It is estimated that glucose accounts for up to 80% of the energy used by the fetus during pregnancy and is the primary fuel for fetal growth [7]. However, information regarding the other 20% remains scarce. As research indicates that lipids can cross the placenta [8]; they could be responsible for an additional energy source to be used by the fetus. Maternal lipid concentrations also hold potential to influence fetal lipid concentrations [7]. Research examining the interaction between maternal cholesterol and fetal development found that in the first trimester up to 20% of cholesterol accumulated by the developing fetus was obtained from the mother’s own cholesterol stores [7]. But a paucity of research remains in relation to the impact of high concentrations of maternal cholesterol on the developing fetus.

For non-pregnant individuals, the recommendations for healthy concentrations of blood lipids are; below 5mmol/L for total cholesterol, below 3mmol/L for low-density lipoprotein cholesterol (LDL-C), below 2mmol/L for triglycerides and above 1mmol/L for high-density lipoprotein cholesterol (HDL-C) [9]. Although these blood lipids all naturally increased during pregnancy [1013], they are not routinely measured as part of antenatal care. Some studies have published their own values for small reference groups [10,13,14] however currently there are no guidelines for normal cholesterol or triglyceride concentrations during pregnancy.

There is a scarcity of data on the association between blood lipids during pregnancy and infant outcomes, with the limited knowledge focusing on women with gestational diabetes mellitus (GDM). Triglyceride concentrations in women with hyperglycaemia during pregnancy have been shown to be associated with increased birth weight [15,16]. While some studies have been performed addressing the association between maternal blood lipid profiles in euglycaemic women and infant size [17,18], conflicting reports have been found in this understudied area. We therefore aimed to further elucidate the relationship between mother’s blood lipid concentrations and fetal and infant anthropometry in a euglycemic cohort.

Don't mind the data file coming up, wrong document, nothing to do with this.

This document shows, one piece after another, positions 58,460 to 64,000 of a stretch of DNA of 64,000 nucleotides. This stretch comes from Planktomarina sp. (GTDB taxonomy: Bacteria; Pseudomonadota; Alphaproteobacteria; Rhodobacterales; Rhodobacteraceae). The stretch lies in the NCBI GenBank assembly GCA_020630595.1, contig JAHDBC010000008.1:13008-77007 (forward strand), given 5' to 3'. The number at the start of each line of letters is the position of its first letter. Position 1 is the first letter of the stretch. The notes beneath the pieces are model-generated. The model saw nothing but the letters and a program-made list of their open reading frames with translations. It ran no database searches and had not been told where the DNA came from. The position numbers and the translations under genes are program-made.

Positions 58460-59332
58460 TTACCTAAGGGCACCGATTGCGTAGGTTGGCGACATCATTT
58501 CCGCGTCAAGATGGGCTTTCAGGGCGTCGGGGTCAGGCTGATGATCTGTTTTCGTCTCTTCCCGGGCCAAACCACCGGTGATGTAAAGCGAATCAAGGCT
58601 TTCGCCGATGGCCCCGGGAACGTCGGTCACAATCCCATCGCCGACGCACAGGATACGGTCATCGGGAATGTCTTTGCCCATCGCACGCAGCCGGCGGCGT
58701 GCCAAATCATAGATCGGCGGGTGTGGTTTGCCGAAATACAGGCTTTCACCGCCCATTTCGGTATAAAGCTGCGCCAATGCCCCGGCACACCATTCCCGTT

Materials and Methods

Study Design

Analysis was carried out on a subset of 331 mother and child pairs from the ROLO (Randomised cOntrol trial of LOw glycaemic index diet vs no dietary intervention in pregnancy to prevent recurrence of a large baby) study. This randomised controlled trial (registration number ISRCTN54392969) was carried out in The National Maternity Hospital, Dublin, Ireland. Ethical approval was granted by the National Maternity Hospital Ethics Committee and maternal written consent was obtained. Eight hundred secundigravida women who did not have gestational diabetes but had previously given birth to a macrosomic baby (birth weight equal to or above 4.0 kg), and were therefore at increased risk of delivering another macrosomic infant [19,20], were randomised to receive low glycaemic index (GI) dietary advice or usual antenatal care, which did not include dietary advice. Detailed methods [20] and dietary results [21,22] of the ROLO study have previously been published In brief; the low GI diet resulted in lower dietary glycaemic load, but did not impact on birth weight [20]. However significant maternal benefits were noted in terms of less gestational weight gain (12.2 kg vs 13.7 kg, P < 0.05) and less glucose intolerance, which was diagnosed using a glucose challenge test measuring serum glucose above 7.8mmol/L (21% vs 28%, P < 0.05) [20].

Data Collection

All participants had their height and weight measured by trained healthcare professionals at the first 14-week antenatal visit and body mass index (BMI kg/m2) was calculated. Additional demographic information collected included mothers’ education level and smoking status. Three-day food diaries were completed during each trimester to estimate dietary intake throughout the pregnancy. Dietary fat intake was calculated for each trimester using nutritional analysis software NetWISP version 3.0 (Tinuviel software, Llanfechell, Anglesey, UK) which utilises the food composition database from the 6th edition of McCance and Widdowson’s food composition tables.

Infants were measured at birth, 6 months and 2 years of age for weight and recumbent length along with abdominal circumference and bicep, tricep, subscapular and thigh skinfold thicknesses. From these measurements, weight centiles, waist:length ratio, subscapular:tricep ratio, sum of skinfolds and sum of tricep and subscapular skinfolds were calculated, which were used as measures of neonatal adiposity. At the 6-month and 2-year follow-up appointments, mothers gave details on breastfeeding habits and duration.

Laboratory Analyses